Prepubertal boys with malignancies may sustain gonadal damage during treatment, which can lead to fertility problems later in life. ryopreservation of testicular tissue may be an answer.
Prepubertal boys with malignancies may sustain gonadal damage during treatment, which can lead to fertility problems later in life. Cryopreservation of testicular tissue may be an answer.
In a study published in the journal Human Reproduction, researchers offered the option of testicular cryopreservation to parents of prepubertal boys who had diagnosed malignancies and were at high risk for treatment-related gonadal damage. For parents who opted into this pilot protocol, half of the biopsy was frozen for the patient's future use, and the remainder was used for research. Parents were then asked to complete a questionnaire on the factors that influenced their decision. Since January 2008, 16 of 21 eligible families have consented to the biopsy for boys aged 3 months to 14 years; 14 of these patients underwent biopsy without negative intraoperative or postoperative sequelae. Religion, finance, ethics, and the experimental nature of the cryopreservation procedure were not cited as major influencers in parents' decisions.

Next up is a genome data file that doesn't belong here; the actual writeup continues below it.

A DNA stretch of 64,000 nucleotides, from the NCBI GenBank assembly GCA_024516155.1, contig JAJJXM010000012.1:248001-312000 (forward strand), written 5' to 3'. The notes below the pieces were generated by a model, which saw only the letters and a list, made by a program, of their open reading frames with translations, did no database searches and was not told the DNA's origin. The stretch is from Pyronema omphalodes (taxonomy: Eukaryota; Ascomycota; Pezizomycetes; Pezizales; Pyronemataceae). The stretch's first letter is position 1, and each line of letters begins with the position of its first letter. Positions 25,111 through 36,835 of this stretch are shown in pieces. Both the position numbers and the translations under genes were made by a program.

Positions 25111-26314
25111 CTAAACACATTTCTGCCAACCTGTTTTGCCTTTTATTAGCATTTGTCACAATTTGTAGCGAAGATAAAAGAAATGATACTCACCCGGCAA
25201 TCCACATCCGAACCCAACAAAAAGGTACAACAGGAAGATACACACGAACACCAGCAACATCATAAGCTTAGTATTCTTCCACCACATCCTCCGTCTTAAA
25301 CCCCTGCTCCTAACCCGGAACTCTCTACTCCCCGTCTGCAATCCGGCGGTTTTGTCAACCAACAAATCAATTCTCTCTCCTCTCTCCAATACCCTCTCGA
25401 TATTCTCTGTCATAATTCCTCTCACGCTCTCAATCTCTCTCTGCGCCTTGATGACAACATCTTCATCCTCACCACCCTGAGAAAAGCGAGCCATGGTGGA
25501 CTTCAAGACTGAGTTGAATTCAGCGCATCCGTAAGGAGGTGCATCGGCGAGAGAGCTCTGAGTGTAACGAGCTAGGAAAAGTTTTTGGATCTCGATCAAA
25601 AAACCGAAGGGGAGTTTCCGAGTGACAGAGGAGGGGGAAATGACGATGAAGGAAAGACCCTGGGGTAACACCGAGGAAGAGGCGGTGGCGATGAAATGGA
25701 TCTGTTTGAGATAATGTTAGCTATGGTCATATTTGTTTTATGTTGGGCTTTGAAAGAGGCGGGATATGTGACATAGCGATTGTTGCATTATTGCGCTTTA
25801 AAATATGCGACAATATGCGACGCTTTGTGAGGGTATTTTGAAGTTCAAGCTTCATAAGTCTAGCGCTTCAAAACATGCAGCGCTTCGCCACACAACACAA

In boys for whom gonadal damage will be a consequence of treatment for malignancies, testicular biopsy and tissue cryopreservation may be a valid option.